Results 1 to 8 of 8

Thread: Lie Nielsen or vintage?

  1. #1
    Join Date
    Sep 2019
    Central Florida

    Lie Nielsen or vintage?

    I like the idea of reusing vintage tools rather than fueling consumption by purchasing a new tool. Especially since Wood working is only a hobby to me. But for those of you that may be struggling, like I did whether to spend the bucks on a premium tool like this bronze smoother I can say that I have no regrets. Can vintage tools be deliver the same function, yes. And if I did not have the discretionary money to buy it I would definitely stick with vintage. I drive a 2000 dodge truck and I have never owned a brand new car but I have driven a new car And the difference between my old dodge and a new truck is a lot like the difference between an Lie Nielsen plane and a vintage Stanley. If you can spare the money, go ahead and treat yourself to a premium tool. Preferably one that you use most often. Life is short! To do it over again the only thing I might do differently is to go with the iron versus bronze. I like the heft and look of bronze but itís easily dinged if you bump it against another iron tool on your bench. That is all. 😀

  2. #2
    Join Date
    Sep 2019
    Lafayette, CA
    And then there are those who enjoy wiping off a shaving with a century-old tool in peak condition. Many of those folks also have a Lie-Nielsen or two.

  3. #3
    Join Date
    Jan 2007
    Agreed. I had a full user set of Sweetheart era Stanley planes. All restored and fettled to achieve peak performance. When I experienced my first Lie Nielsen it took it to the next level. I still have my Stanley #3 and #7 but sold the rest and replaced them with a LN #4, #4 1/2, and #62. I love vintage tools. I like precision tools too.
    Sharp solves all manner of problems.

  4. #4
    Join Date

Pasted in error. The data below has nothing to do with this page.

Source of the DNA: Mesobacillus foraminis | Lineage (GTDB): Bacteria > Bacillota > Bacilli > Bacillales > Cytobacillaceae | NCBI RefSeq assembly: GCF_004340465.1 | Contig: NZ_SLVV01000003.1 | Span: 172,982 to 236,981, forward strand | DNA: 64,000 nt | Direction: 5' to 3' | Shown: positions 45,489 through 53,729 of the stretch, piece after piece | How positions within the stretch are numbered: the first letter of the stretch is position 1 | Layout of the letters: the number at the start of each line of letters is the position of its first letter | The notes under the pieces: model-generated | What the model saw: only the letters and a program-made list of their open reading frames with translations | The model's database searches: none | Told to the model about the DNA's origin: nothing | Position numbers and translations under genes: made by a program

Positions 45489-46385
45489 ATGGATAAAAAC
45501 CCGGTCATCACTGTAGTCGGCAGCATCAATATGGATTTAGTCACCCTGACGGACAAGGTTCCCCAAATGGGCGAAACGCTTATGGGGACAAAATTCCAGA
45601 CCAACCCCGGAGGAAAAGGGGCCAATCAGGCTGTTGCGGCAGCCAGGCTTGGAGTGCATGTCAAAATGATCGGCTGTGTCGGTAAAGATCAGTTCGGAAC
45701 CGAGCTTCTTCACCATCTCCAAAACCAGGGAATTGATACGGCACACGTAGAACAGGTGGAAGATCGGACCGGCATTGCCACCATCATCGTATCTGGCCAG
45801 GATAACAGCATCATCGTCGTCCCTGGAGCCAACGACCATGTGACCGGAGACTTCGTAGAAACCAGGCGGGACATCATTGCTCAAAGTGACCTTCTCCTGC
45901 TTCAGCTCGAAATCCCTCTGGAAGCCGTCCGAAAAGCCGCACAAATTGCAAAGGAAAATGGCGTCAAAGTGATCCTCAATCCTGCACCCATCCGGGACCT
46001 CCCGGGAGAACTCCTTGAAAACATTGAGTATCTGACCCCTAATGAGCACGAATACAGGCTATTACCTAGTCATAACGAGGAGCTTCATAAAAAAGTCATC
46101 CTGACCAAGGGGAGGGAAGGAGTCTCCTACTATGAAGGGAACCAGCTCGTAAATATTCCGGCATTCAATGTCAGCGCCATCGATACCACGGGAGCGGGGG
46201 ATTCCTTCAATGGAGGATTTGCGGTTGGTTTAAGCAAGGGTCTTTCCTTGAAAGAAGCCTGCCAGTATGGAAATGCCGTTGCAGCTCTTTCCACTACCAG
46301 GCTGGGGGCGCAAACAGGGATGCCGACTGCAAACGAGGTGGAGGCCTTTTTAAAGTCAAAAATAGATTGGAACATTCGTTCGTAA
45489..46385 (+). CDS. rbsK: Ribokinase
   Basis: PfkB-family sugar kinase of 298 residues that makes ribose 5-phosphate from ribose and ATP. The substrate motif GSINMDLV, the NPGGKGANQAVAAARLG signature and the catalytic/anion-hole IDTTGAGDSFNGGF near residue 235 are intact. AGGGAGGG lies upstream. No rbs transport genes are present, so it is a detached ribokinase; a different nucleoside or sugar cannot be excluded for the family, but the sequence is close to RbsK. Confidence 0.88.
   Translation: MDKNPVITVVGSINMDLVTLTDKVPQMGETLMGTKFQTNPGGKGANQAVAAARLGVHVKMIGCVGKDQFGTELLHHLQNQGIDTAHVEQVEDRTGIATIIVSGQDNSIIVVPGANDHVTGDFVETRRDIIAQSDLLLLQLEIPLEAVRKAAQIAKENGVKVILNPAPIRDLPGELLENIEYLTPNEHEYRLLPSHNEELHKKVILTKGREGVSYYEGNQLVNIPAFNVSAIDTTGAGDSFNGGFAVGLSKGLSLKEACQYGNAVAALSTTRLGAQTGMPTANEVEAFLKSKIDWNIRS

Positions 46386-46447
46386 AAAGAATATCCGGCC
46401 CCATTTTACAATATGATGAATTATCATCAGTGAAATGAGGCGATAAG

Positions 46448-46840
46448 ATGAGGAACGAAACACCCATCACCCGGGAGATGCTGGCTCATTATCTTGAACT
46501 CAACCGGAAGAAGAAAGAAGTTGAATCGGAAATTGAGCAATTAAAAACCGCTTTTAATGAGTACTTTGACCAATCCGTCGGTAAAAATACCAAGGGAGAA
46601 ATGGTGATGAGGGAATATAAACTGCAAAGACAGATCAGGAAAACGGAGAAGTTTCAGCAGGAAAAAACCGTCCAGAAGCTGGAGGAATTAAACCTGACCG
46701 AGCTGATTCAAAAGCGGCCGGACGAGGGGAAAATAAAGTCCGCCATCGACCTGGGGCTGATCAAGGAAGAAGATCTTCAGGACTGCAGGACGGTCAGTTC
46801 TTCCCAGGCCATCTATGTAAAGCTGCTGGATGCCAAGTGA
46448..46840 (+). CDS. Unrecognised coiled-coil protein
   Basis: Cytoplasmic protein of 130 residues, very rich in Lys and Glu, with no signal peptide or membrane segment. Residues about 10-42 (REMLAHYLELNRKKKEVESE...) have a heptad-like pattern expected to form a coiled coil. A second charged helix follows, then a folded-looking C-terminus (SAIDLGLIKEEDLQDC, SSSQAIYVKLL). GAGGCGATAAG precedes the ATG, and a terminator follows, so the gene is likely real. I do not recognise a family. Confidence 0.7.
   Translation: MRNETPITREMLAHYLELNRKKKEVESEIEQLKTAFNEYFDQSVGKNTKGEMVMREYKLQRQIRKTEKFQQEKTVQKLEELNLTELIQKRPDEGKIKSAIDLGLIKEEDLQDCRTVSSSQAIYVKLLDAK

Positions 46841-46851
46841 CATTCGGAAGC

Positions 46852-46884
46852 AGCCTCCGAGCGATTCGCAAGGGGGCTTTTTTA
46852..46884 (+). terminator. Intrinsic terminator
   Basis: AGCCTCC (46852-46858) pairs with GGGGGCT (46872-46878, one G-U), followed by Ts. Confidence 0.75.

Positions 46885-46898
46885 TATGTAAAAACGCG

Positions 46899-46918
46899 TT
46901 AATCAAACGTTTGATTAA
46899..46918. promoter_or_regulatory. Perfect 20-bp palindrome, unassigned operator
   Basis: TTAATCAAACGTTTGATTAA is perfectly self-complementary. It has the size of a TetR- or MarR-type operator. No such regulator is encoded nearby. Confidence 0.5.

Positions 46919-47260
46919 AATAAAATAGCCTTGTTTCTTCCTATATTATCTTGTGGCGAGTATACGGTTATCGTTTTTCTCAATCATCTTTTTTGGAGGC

Jun 2008
    So Cal
    I have a bronze smoother from Lie Neilson. I really like it a lot itís my favorite plane on large surfaces.
    I wish they made a small version for my fine box making habit. I probably do have some scratches dings and dents. I would consider them natural from normal use.
    Since I'm the only one that uses the smoother there are no apprentice marks on it.

    Good Luck

  5. #5
    Join Date
    Aug 2007
    Dickinson, Texas
    Blog Entries
    I have two Lie Nielson planes, but I have a set of Stanley Bedrocks with Veritas Irons and Breakers. They do an exceptional job.

  6. #6
    I view buying Lie-Nielsen planes as a contribution to maintaining the craft of toolmaking. I want to keep them in business. You can experience the exhilarating whoosh of a full board length shaving if you purchase a plane, a sharpening guide, and a couple of stones from Lie-Nielsen. The experience does not come cheap. It is worth it, but check the budget before you succumb to the siren’s call.

    I came under the Lie-Nielsen spell several years ago. I need to put some instructions in the will though about how to unload them all. I would roll over to see a $10 tag on my stunning #4 at my post mortem garage sale.

  7. #7
    This is largely a matter of resources, capability and desire. Your dough, your choice. The old Stanleyís seem to have done pretty well. Hard to say otherwise. I chose to buy the LN. Back in the 90ís I stopped in at their showroom When I was just beginning to think of getting into woodworking. I chose to support LN and am very pleased over the years to have done so. That said, I like looking for older tools as well. They work. Nice having the choice, eh?

  8. #8
    Join Date
    Sep 2007
    Longview WA
    Blog Entries
    Lie-Nielsen and Veritas make fine planes. They are an improvement over the Stanley/Bailey and Bedrock planes. The modern planes are made with better materials and to a much higher degree of precision. The fit and finish are clearly better than something that has been sitting on a shelf most of the last century collecting dust.

    With all that said, as ugly, chipped, scratched and worn as my vintage planes may be, they are still capable of doing an honest day's work.

    Many of my vintage planes were purchased when my income was limited. This allowed me to accumulate more planes than would have been possible if my choice was to purchase Lie-Nielsen.

    My Lie-Nielsen planes are mostly the difficult or expensive models if purchased as vintage.

    I wish they made a small version for my fine box making habit.
    Andrew, when my projects turn to small boxes a #1 or #2 is often used. The #1 is still listed on the Lie-Nielsen site. Mine was purchased because it cost less than a Stanley/Bailey #1.

    "A pessimist sees the difficulty in every opportunity; an optimist sees the opportunity in every difficulty."
    - Sir Winston Churchill (1874-1965)

Posting Permissions

  • You may not post new threads
  • You may not post replies
  • You may not post attachments
  • You may not edit your posts